We next turn to whether the trial judge erred in his instruction on the Fifth Amendment right against self-incrimination. In Blue v. State, the Court of Criminal Appeals examined whether a trial judge's comments to the jury vitiated the defendant's presumption of innocence. Blue v. State, 41 S.W.3d 129, 132 (Tex.Crim.App.2000) (plurality op.) The trial judge made various comments including his belief that the defendant should plead guilty and that defense attorneys will often put guilty defendants on the stand if they look innocent like “Sister Teresa.” Id. Even the dissent in Blue remarked that the instruction on a defendant's failure to testify could have the unintended consequence of prejudicing a defendant who chooses to testify by raising in the minds of the jury the idea that the defendant may be lying on the stand. Id. at 144 (McCormick, Womack & Keller, JJ. dissenting).
While Blue was a plurality, the preservation question was the focus of the case, but in finding “fundamental error” not requiring preservation, the majority found an error by the trial judge in imparting information to the venire that “vitiated the presumption of innocence.” Id. at 132-33. We thus view Blue as precedent. Although the comments in the present case do not reach the level found in Blue, the speculative comment by the trial judge that the defendant may choose not to testify because he is guilty was erroneous. The Bench Book for Texas Trial Judges sets forth the proper jury instruction to be given by judges on a defendant's failure to testify.
The defendant in any criminal case is not required to prove himself or herself innocent. If the defendant does not choose to testify, you may not consider that fact as evidence of guilt, nor may you, in your deliberations, comment or in any way allude to that fact.
Bench Book for the Texas Judiciary, Part III, p. 265, Texas Center for the Judiciary (2003).
We thus hold that it was error for the trial judge to speculate why Duffey might choose not to testify.
We next address whether Duffey was harmed by the error. The presumption of innocence is of constitutional dimension. Blue, 41 S.W.3d at 132; Abbott v. State, 196 S.W.3d 334, 344 (Tex.App.-Waco 2006, pet. ref'd). When an error is constitutional in nature, we apply the harm analysis set forth in Rule 44.2(a), which states:
If the appellate record in a criminal case reveals constitutional error that is subject to harmless error review, the court of appeals must reverse a judgment of conviction or punishment unless the court determines beyond a reasonable doubt that the error did not contribute to the conviction or punishment.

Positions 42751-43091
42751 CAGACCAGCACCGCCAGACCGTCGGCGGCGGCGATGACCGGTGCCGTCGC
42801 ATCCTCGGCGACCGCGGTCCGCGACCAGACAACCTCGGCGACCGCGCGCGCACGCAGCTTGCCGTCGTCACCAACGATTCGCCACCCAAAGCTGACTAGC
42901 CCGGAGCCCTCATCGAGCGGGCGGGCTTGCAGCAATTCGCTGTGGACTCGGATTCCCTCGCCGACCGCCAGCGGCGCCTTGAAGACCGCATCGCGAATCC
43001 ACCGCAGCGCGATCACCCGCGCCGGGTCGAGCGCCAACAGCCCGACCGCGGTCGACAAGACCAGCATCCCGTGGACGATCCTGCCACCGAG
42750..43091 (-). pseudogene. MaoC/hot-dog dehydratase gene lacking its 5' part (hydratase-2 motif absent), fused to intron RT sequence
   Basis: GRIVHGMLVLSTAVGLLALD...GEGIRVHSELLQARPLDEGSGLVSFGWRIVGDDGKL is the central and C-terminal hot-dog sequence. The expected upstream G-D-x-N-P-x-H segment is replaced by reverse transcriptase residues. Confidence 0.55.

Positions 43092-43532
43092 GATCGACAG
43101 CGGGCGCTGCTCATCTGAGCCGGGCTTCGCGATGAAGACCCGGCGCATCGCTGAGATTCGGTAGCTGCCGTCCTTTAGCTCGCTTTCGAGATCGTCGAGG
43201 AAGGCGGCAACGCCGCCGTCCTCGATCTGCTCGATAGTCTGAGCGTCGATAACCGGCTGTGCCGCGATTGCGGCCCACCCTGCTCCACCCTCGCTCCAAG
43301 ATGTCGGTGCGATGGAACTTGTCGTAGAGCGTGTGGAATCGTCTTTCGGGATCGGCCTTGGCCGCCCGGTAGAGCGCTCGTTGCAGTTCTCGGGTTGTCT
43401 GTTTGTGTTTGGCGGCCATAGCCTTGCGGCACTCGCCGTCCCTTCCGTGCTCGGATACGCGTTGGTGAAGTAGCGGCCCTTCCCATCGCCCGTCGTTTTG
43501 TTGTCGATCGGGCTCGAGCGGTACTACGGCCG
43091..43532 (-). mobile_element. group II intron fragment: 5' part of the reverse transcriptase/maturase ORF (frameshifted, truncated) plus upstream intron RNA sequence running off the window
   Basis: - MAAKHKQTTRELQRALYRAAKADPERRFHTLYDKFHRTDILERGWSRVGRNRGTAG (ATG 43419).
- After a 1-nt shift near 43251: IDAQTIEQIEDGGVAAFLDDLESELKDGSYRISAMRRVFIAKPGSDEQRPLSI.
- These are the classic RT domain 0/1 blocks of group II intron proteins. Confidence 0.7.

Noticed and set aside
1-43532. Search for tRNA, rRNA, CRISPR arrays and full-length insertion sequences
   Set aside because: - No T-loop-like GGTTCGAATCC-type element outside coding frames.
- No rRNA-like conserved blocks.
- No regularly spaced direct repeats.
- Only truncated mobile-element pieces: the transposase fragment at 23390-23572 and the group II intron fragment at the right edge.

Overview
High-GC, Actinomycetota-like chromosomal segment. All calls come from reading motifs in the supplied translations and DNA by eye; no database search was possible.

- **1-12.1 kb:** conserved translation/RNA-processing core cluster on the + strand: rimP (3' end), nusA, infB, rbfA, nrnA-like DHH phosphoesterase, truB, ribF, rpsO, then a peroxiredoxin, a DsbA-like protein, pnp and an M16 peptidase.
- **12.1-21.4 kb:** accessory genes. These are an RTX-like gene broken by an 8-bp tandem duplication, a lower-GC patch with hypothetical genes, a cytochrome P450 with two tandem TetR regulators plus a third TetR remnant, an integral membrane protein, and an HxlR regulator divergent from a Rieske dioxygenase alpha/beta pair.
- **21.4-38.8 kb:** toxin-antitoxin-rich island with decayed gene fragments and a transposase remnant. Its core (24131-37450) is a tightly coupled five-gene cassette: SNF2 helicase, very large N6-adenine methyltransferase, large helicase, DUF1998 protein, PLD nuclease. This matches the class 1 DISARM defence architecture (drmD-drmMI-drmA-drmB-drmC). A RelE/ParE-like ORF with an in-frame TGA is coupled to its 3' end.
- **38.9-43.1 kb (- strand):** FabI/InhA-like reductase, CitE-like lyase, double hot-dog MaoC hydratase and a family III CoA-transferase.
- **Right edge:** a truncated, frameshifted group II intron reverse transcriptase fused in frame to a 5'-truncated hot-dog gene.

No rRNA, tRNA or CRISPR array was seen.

Tex.R.App. P. 44.2(a).
We have reviewed the entire record, and we find beyond a reasonable doubt that the trial judge's comments did not contribute to the conviction or punishment. The trial judge discussed the presumption of innocence of every criminal defendant and the basic constitutional right to remain silent. In their entirety, the trial judge's comments show that the error was harmless. Duffey specifically complained of this comment:
One of the reasons a defendant in any criminal case might not testify is because they are guilty and they realize that if they do testify that it's going to become apparent through cross-examination or their own testimony that they committed a crime.
However, the trial judge continued by saying,
On the other hand, the defendant might be completely innocent of the crime, not having anything to do with it all, but realize that if they get on the stand and testify, they might through clever questioning by the State somehow implicate themselves and make it look like they did something when, in fact, they didn't.
The trial judge concluded by saying,
Whatever the reason, you [the jury] have to be willing to sit in the jury box and say, “it doesn't matter that I didn't hear from him. He has a right not testify just as I would if I were sitting there,” and so you can't hold it against him and infer that he's guilty.
Additionally, we find the harm analysis performed in Blue on remand to be instructive. Blue v. State, 64 S.W.3d 672, 673 (Tex.App.-Houston [1st Dist.] 2001, pet. ref'd) (op. on remand). In examining whether harm occurred, the court in Blue looked at the case's main issue, which was whether the appellant knew the person he assaulted was a police officer at the time of the assault. Id. The appellant testified that he did not know he was scuffling with a police officer, so the case came down to whether the jury believed the appellant, and if so, it would have acquitted him. Id.